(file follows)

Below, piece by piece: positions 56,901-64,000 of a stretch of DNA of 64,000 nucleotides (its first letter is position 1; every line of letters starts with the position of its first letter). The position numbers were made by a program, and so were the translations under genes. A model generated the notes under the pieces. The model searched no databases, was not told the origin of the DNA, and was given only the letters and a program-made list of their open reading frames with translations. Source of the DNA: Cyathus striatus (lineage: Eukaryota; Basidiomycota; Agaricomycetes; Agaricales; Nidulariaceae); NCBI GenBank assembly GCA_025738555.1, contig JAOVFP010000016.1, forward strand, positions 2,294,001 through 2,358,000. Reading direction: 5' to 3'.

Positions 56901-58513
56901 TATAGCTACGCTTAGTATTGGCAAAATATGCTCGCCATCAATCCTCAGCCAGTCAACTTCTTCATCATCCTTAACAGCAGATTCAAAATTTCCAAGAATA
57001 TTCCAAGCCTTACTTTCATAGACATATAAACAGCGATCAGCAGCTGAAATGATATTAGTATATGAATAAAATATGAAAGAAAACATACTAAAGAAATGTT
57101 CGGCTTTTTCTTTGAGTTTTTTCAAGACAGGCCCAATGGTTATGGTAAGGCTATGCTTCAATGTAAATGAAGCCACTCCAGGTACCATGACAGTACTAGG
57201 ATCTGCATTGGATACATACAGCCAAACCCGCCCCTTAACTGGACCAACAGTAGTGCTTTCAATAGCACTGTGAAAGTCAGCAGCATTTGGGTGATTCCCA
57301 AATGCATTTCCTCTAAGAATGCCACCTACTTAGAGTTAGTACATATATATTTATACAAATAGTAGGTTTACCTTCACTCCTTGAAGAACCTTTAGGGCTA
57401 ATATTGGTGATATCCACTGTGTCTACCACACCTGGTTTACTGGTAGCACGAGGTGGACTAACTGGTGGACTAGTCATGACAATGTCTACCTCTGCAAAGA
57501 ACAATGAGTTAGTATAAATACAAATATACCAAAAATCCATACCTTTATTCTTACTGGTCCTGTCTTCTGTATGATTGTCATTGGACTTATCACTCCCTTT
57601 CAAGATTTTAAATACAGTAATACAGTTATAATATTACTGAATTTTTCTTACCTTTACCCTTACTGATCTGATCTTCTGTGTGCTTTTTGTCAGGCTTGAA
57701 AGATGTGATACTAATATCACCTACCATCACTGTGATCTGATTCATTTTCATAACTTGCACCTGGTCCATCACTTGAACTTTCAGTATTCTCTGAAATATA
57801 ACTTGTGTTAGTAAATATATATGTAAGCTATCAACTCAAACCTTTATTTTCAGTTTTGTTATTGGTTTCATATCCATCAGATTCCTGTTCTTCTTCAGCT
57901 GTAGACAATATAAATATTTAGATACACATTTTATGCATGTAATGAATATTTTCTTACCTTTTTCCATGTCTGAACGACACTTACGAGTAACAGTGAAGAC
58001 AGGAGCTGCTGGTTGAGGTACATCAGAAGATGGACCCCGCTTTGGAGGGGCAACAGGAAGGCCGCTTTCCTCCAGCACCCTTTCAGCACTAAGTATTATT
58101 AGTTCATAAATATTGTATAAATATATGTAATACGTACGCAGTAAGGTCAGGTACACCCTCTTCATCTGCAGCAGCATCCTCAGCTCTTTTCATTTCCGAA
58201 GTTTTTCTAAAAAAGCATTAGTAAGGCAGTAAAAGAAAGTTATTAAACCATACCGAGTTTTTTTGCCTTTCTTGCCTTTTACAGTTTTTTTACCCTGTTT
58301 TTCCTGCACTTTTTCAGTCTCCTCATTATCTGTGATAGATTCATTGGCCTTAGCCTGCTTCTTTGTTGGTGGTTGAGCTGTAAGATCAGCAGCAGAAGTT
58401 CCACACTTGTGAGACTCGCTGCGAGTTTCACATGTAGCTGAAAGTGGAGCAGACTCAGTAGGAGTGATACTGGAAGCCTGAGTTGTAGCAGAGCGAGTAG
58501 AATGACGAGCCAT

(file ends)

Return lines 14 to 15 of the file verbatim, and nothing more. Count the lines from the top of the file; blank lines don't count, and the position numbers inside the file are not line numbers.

58001 AGGAGCTGCTGGTTGAGGTACATCAGAAGATGGACCCCGCTTTGGAGGGGCAACAGGAAGGCCGCTTTCCTCCAGCACCCTTTCAGCACTAAGTATTATT
58101 AGTTCATAAATATTGTATAAATATATGTAATACGTACGCAGTAAGGTCAGGTACACCCTCTTCATCTGCAGCAGCATCCTCAGCTCTTTTCATTTCCGAA